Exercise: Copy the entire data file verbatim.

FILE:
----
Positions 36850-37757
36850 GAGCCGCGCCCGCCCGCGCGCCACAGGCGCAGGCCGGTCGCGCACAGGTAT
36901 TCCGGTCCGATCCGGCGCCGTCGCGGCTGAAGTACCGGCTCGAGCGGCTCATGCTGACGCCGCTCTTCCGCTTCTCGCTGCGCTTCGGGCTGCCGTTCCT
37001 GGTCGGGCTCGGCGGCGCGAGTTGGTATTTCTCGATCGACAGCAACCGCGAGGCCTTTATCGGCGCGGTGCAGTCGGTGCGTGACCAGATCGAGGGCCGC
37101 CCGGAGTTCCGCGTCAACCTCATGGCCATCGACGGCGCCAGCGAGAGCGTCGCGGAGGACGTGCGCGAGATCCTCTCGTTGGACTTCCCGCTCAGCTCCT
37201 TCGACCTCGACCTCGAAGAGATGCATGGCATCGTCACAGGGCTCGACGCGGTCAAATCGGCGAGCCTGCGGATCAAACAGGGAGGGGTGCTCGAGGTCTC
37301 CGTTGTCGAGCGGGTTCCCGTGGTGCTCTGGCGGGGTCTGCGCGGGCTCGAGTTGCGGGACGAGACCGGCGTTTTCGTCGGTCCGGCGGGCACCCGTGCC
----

Positions 36850-37757
36850 GAGCCGCGCCCGCCCGCGCGCCACAGGCGCAGGCCGGTCGCGCACAGGTAT
36901 TCCGGTCCGATCCGGCGCCGTCGCGGCTGAAGTACCGGCTCGAGCGGCTCATGCTGACGCCGCTCTTCCGCTTCTCGCTGCGCTTCGGGCTGCCGTTCCT
37001 GGTCGGGCTCGGCGGCGCGAGTTGGTATTTCTCGATCGACAGCAACCGCGAGGCCTTTATCGGCGCGGTGCAGTCGGTGCGTGACCAGATCGAGGGCCGC
37101 CCGGAGTTCCGCGTCAACCTCATGGCCATCGACGGCGCCAGCGAGAGCGTCGCGGAGGACGTGCGCGAGATCCTCTCGTTGGACTTCCCGCTCAGCTCCT
37201 TCGACCTCGACCTCGAAGAGATGCATGGCATCGTCACAGGGCTCGACGCGGTCAAATCGGCGAGCCTGCGGATCAAACAGGGAGGGGTGCTCGAGGTCTC
37301 CGTTGTCGAGCGGGTTCCCGTGGTGCTCTGGCGGGGTCTGCGCGGGCTCGAGTTGCGGGACGAGACCGGCGTTTTCGTCGGTCCGGCGGGCACCCGTGCC